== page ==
Where is a proton in an atom

A proton (ancient Greek: proto = first) is an electrically positively charged particle. The name goes back to the physicist Ernest Rutherford, who was able to prove the existence of protons experimentally for the first time. Like neutrons, there are protons in the atomic nucleus. So protons belong to the Nucleons (Latin nucleus = core).

Protons (symbol: p+) consist of one down and two up quarks. At 1.007 u, the mass of a proton is roughly that of a neutron. Compared to an electron, a proton is 2000 times larger. The corresponding antiparticle to the proton is the antiproton.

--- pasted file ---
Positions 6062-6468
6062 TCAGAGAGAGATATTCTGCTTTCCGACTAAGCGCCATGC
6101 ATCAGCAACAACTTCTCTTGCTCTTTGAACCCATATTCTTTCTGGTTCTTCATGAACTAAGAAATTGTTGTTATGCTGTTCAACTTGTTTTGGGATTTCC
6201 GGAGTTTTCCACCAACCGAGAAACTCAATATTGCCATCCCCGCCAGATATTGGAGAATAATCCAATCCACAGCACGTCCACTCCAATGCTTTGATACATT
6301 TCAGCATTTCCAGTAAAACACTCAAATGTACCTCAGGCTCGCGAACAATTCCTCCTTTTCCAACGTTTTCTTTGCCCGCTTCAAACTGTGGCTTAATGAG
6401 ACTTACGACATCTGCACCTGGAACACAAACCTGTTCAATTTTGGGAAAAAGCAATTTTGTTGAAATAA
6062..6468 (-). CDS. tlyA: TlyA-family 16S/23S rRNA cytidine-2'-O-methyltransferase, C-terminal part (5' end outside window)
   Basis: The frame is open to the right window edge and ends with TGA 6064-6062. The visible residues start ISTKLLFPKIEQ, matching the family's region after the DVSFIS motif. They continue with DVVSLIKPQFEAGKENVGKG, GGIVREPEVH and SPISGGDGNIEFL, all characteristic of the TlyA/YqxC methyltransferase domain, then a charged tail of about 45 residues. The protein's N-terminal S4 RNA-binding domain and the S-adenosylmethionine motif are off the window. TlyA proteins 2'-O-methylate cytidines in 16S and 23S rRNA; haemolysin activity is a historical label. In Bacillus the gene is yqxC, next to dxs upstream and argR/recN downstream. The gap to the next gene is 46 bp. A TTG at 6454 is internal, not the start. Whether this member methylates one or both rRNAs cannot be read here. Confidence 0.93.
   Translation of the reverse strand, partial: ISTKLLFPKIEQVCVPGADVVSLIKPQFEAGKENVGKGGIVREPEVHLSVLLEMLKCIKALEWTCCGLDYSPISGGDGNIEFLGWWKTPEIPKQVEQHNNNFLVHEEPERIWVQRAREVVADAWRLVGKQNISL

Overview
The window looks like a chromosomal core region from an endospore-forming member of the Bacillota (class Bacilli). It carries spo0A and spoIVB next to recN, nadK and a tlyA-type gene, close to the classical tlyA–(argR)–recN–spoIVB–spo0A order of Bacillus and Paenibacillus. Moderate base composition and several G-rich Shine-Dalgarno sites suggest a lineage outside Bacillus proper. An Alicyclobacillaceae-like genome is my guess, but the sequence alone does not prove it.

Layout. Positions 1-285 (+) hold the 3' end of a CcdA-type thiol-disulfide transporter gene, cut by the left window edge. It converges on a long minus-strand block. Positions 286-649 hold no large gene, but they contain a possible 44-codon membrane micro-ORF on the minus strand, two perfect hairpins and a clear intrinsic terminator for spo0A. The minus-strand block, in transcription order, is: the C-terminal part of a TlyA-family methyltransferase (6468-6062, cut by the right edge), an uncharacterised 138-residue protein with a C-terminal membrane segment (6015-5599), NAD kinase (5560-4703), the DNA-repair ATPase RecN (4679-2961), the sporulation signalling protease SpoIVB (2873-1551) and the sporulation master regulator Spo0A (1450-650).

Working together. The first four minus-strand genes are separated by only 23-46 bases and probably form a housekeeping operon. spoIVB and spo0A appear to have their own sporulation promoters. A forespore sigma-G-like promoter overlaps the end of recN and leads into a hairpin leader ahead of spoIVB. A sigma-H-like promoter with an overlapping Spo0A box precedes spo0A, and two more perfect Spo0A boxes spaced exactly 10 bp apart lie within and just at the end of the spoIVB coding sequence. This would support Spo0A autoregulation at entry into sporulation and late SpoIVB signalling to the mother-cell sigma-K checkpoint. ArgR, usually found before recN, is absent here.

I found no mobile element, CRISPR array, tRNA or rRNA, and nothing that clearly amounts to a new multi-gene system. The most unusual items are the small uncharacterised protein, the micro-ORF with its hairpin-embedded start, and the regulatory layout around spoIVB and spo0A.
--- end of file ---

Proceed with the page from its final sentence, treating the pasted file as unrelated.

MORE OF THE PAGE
The number of protons in the atomic nucleus determines the chemical element and this can be read off very easily in the periodic table using the atomic number. The atomic number, also called atomic number, corresponds to the number of protons in the atomic nucleus of the respective element. Carbon has a total of six protons, because it is listed under the atomic number 6 in the periodic table. The arrangement in the periodic table is not arbitrary, but depends on the physical properties of the elements.